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Sec. State Pompeo to the UN: We have determined that the Syrian government used chemical weapons in May attack on its own people


This was not the first time that the Syrian regime used these weapons on its own people

Ogun Duru/Anadolu Agency/Getty Images

Secretary of State Mike Pompeo told the United Nations General Assembly on Thursday that the United States has determined that the Syrian government did use chlorine gas in an attack on its own citizens in May.

What's the context?

Syria has been embroiled in a civil war since March 2011. Rebel forces inside the country had hoped to oust dictator Bashar al-Assad. But as the years passed, Assad regained his control.

In his efforts to quash the rebellion, Assad has repeatedly used chemical weapons against his own civilians. According to a March 2018 report by the Syrian Observatory for Human Rights, at that point in the war 511,000 Syrian people had been killed — 85 percent of which were civilians killed by Assad's regime.

President Donald Trump launched airstrikes against Assad's government in 2017 and once in 2018 to punish them for the use of these weapons.

What did Pompeo say?

In his speech before the General Assembly, Pompeo said:

I'm announcing that the United States has concluded that the Assad regime used chlorine as a chemical weapon on May 19th in an attack at Latakia province, Syria. This attack was part of the Assad regime's ongoing violent campaign in Idlib, which has killed more than 1,000 innocent Syrians and displaced hundreds of thousands more.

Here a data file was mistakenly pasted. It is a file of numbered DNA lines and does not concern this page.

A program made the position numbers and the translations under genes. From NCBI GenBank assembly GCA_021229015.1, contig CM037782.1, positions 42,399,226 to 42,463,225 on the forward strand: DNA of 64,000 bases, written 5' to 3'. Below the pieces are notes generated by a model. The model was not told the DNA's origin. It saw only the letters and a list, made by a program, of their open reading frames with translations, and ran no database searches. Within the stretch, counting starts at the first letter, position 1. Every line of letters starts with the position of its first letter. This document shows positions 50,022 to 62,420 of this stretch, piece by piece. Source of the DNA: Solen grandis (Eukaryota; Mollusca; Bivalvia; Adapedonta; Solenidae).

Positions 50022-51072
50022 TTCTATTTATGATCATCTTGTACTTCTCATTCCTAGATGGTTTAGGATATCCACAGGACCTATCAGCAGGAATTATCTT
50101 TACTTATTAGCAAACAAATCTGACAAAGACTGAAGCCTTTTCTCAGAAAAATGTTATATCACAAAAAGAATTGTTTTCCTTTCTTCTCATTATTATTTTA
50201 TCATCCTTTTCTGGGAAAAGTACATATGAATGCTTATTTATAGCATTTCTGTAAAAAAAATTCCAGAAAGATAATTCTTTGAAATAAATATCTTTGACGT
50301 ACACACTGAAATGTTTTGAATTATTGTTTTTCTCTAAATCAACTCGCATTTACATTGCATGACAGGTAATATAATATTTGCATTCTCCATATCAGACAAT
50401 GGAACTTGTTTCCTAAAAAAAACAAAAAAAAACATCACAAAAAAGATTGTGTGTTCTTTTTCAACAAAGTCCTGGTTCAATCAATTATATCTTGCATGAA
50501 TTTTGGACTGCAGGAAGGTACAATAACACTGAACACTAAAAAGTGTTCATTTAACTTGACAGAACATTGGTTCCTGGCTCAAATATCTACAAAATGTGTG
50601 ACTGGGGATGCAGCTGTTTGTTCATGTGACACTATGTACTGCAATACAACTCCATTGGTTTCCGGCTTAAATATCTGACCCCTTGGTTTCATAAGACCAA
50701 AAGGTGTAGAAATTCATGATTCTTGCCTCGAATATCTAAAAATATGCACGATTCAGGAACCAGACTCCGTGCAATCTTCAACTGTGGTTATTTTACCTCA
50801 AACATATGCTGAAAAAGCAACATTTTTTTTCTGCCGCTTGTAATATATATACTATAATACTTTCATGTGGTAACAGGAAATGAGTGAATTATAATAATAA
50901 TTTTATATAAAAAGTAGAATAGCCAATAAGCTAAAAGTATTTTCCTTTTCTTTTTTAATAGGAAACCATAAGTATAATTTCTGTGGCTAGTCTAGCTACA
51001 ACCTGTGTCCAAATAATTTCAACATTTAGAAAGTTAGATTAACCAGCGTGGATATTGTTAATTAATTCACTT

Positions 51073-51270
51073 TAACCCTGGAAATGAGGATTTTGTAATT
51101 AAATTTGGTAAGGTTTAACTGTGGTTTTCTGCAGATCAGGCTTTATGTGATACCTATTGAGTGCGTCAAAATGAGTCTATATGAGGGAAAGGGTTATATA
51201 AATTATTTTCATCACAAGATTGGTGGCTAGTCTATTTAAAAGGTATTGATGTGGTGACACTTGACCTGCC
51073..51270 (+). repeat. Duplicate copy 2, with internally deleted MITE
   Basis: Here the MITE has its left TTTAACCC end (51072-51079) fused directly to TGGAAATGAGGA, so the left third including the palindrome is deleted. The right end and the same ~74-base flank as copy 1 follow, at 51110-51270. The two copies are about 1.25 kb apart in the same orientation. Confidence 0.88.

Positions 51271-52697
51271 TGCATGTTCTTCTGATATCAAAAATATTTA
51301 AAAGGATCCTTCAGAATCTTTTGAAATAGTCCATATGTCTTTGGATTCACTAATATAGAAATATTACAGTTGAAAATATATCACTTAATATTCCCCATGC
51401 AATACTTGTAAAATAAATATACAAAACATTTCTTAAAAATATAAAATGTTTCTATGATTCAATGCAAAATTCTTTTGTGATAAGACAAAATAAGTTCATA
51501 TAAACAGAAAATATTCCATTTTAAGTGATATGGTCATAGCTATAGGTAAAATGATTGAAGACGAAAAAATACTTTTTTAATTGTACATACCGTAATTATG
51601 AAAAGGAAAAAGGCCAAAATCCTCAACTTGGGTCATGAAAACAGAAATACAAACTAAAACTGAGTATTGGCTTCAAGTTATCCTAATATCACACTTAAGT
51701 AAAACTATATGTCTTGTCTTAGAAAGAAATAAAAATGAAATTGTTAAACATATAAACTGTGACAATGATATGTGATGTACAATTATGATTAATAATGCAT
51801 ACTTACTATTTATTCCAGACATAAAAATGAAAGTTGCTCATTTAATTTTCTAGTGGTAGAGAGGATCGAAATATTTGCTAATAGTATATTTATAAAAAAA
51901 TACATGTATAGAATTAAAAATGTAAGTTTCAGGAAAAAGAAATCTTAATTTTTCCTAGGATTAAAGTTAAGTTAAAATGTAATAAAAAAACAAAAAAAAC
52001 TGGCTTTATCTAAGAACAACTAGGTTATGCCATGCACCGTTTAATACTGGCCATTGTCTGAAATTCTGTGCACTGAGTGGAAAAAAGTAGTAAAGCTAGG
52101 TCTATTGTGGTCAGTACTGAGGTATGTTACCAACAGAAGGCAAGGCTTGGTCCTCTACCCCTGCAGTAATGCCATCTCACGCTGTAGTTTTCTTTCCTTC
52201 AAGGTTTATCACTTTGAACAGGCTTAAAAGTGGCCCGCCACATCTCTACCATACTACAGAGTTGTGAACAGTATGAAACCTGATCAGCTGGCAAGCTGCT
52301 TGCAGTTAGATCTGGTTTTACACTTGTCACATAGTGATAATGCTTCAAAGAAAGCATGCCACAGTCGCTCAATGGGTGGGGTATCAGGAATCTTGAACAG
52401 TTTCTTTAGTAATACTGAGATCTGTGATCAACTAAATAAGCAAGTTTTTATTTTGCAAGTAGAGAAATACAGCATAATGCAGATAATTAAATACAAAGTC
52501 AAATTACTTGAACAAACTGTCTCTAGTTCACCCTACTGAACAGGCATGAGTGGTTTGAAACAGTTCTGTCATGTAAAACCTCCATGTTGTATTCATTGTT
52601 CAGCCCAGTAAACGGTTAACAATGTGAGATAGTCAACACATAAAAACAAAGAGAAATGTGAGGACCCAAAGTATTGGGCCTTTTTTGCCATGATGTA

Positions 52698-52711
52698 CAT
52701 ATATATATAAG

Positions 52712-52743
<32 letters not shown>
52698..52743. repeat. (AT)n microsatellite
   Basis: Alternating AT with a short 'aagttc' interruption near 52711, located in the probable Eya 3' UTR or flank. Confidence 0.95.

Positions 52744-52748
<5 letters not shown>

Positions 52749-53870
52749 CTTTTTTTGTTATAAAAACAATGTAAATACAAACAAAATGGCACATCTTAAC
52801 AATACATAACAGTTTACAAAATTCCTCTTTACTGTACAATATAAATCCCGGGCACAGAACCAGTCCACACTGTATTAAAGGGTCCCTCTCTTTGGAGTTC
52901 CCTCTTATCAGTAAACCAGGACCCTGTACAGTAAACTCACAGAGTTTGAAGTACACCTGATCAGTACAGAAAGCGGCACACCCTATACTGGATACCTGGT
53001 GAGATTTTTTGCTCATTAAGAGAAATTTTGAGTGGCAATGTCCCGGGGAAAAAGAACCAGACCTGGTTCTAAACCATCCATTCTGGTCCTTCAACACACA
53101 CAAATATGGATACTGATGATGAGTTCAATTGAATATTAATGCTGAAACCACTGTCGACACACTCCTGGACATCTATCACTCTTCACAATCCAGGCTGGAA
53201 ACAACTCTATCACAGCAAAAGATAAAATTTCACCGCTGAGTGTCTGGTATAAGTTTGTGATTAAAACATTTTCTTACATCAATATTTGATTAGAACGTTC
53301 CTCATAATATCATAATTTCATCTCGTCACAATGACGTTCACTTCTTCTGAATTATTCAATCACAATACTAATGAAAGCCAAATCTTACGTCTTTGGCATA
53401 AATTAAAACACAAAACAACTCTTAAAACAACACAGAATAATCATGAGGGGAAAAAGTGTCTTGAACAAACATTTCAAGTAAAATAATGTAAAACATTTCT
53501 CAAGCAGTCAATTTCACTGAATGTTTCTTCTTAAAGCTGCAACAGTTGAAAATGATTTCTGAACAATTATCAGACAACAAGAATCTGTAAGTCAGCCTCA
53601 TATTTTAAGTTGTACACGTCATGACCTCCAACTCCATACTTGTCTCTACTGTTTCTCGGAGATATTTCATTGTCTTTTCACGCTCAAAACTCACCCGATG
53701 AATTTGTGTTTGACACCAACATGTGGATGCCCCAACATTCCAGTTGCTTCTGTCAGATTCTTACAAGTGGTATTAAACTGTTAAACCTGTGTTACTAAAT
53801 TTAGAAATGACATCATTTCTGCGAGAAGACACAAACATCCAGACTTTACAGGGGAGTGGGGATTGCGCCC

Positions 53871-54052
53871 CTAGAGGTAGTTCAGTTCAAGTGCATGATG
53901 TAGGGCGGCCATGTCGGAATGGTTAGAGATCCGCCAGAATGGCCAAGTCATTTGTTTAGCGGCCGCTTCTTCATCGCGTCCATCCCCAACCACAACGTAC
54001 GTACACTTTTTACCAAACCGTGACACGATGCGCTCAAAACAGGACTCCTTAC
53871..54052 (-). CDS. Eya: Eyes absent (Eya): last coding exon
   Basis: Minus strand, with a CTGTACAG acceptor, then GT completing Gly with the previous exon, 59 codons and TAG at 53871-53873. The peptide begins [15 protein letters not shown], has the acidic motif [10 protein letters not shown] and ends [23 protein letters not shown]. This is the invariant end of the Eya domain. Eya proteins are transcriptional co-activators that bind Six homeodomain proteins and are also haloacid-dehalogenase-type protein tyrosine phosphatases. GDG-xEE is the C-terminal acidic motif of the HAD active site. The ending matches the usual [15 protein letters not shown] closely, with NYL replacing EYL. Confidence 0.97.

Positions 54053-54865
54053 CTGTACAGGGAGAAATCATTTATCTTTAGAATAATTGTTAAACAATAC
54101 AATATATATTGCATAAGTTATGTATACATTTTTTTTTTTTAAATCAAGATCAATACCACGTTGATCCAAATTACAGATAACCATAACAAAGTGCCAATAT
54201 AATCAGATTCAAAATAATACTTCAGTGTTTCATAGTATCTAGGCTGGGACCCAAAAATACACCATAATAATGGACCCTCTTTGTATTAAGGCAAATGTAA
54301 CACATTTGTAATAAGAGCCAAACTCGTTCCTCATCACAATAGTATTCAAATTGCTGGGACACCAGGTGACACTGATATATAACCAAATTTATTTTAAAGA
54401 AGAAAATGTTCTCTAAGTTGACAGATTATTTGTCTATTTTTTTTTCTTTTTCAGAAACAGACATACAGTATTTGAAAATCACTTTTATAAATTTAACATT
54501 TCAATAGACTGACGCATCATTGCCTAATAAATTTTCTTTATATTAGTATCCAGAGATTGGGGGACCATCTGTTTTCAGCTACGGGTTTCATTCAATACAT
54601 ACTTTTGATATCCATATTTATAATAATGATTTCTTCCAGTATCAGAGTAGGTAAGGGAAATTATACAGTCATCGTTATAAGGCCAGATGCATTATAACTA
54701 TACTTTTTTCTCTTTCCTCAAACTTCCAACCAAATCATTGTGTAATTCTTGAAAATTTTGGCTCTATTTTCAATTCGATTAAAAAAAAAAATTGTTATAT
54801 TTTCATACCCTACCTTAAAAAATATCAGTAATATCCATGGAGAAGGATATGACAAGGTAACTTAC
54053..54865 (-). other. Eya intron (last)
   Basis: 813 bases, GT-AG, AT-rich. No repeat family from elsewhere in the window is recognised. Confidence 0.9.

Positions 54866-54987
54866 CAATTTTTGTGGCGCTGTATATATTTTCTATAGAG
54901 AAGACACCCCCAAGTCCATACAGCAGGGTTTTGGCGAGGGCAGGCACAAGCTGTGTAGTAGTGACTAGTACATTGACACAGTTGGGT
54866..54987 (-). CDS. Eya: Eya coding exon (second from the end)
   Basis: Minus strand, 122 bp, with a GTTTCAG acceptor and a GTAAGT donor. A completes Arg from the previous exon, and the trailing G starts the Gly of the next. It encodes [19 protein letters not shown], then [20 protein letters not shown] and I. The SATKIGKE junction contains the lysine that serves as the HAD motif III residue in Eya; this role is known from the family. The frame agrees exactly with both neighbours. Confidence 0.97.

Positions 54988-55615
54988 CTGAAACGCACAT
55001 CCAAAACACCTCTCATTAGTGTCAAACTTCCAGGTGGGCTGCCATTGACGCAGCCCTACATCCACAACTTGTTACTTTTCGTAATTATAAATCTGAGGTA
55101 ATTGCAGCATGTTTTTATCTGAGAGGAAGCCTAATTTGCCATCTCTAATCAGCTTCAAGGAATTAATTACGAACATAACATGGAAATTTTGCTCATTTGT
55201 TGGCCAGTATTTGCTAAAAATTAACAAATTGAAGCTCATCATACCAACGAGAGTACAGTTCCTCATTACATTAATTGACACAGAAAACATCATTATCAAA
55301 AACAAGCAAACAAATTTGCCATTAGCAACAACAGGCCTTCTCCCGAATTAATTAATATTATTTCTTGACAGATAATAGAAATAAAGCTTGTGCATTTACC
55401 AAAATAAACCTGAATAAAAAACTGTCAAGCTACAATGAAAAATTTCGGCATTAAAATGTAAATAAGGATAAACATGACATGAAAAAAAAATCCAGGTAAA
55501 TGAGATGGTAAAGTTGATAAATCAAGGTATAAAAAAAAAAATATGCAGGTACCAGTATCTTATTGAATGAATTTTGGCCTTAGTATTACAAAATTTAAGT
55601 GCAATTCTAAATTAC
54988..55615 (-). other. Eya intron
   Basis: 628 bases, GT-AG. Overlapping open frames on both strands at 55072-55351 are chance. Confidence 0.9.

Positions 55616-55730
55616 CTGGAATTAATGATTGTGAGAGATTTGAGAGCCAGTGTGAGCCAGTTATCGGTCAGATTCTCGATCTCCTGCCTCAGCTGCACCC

Pompeo added that this was only one "instance in a long pattern of Assad's chemical weapons attacks that have killed or wounded thousands of Syrians."

He said that Assad and had "used chemical weapons every year since Syria's accession to the Chemical Weapons Convention in 2013."

He called the Assad regime "truly barbaric" and promised that "the United States is taking new steps to hold it accountable."

In answer to a question after he had finished speaking, Pompeo elaborated that his team was "careful to make sure we get the data right before we announce conclusions about that." He said they were "now very confident that the intelligence community and all the data that we've seen support the conclusion that we just reached there."

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